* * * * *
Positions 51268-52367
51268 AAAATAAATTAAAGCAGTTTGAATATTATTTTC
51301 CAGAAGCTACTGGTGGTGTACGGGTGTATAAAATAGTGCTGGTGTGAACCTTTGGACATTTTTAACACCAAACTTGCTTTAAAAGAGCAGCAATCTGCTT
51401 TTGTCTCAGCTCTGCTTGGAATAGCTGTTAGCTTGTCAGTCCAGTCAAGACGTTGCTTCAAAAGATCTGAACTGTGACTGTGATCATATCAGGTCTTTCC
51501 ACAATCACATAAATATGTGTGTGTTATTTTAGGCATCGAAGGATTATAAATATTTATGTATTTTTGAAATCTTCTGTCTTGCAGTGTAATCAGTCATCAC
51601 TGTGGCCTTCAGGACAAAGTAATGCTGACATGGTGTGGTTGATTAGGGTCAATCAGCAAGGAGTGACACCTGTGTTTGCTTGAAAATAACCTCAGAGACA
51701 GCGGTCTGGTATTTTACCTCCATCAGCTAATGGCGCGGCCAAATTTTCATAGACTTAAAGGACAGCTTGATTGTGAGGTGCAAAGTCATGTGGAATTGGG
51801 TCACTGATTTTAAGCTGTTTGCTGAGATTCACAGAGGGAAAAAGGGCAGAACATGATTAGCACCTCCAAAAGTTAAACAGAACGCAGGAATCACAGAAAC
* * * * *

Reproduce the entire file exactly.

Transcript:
Positions 51268-52367
51268 AAAATAAATTAAAGCAGTTTGAATATTATTTTC
51301 CAGAAGCTACTGGTGGTGTACGGGTGTATAAAATAGTGCTGGTGTGAACCTTTGGACATTTTTAACACCAAACTTGCTTTAAAAGAGCAGCAATCTGCTT
51401 TTGTCTCAGCTCTGCTTGGAATAGCTGTTAGCTTGTCAGTCCAGTCAAGACGTTGCTTCAAAAGATCTGAACTGTGACTGTGATCATATCAGGTCTTTCC
51501 ACAATCACATAAATATGTGTGTGTTATTTTAGGCATCGAAGGATTATAAATATTTATGTATTTTTGAAATCTTCTGTCTTGCAGTGTAATCAGTCATCAC
51601 TGTGGCCTTCAGGACAAAGTAATGCTGACATGGTGTGGTTGATTAGGGTCAATCAGCAAGGAGTGACACCTGTGTTTGCTTGAAAATAACCTCAGAGACA
51701 GCGGTCTGGTATTTTACCTCCATCAGCTAATGGCGCGGCCAAATTTTCATAGACTTAAAGGACAGCTTGATTGTGAGGTGCAAAGTCATGTGGAATTGGG
51801 TCACTGATTTTAAGCTGTTTGCTGAGATTCACAGAGGGAAAAAGGGCAGAACATGATTAGCACCTCCAAAAGTTAAACAGAACGCAGGAATCACAGAAAC